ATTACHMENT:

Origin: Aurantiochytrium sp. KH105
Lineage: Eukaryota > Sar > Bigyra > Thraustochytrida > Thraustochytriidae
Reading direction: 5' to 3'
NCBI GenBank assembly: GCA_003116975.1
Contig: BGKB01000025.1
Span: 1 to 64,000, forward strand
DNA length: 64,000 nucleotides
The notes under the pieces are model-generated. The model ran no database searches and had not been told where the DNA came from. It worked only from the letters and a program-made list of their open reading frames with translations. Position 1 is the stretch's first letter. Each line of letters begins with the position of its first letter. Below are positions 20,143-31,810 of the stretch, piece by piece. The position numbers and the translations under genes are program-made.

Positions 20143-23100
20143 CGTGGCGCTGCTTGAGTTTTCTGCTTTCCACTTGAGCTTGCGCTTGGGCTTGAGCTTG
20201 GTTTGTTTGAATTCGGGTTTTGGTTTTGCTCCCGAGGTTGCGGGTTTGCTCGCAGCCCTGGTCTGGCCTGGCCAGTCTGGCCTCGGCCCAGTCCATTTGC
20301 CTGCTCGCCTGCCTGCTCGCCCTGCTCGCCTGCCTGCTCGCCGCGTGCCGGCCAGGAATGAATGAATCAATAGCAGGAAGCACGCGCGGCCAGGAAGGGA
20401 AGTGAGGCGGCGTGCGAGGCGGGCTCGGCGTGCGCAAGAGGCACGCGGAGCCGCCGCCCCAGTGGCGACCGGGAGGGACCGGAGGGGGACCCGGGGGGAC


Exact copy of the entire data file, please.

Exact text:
Origin: Aurantiochytrium sp. KH105
Lineage: Eukaryota > Sar > Bigyra > Thraustochytrida > Thraustochytriidae
Reading direction: 5' to 3'
NCBI GenBank assembly: GCA_003116975.1
Contig: BGKB01000025.1
Span: 1 to 64,000, forward strand
DNA length: 64,000 nucleotides
The notes under the pieces are model-generated. The model ran no database searches and had not been told where the DNA came from. It worked only from the letters and a program-made list of their open reading frames with translations. Position 1 is the stretch's first letter. Each line of letters begins with the position of its first letter. Below are positions 20,143-31,810 of the stretch, piece by piece. The position numbers and the translations under genes are program-made.

Positions 20143-23100
20143 CGTGGCGCTGCTTGAGTTTTCTGCTTTCCACTTGAGCTTGCGCTTGGGCTTGAGCTTG
20201 GTTTGTTTGAATTCGGGTTTTGGTTTTGCTCCCGAGGTTGCGGGTTTGCTCGCAGCCCTGGTCTGGCCTGGCCAGTCTGGCCTCGGCCCAGTCCATTTGC
20301 CTGCTCGCCTGCCTGCTCGCCCTGCTCGCCTGCCTGCTCGCCGCGTGCCGGCCAGGAATGAATGAATCAATAGCAGGAAGCACGCGCGGCCAGGAAGGGA
20401 AGTGAGGCGGCGTGCGAGGCGGGCTCGGCGTGCGCAAGAGGCACGCGGAGCCGCCGCCCCAGTGGCGACCGGGAGGGACCGGAGGGGGACCCGGGGGGAC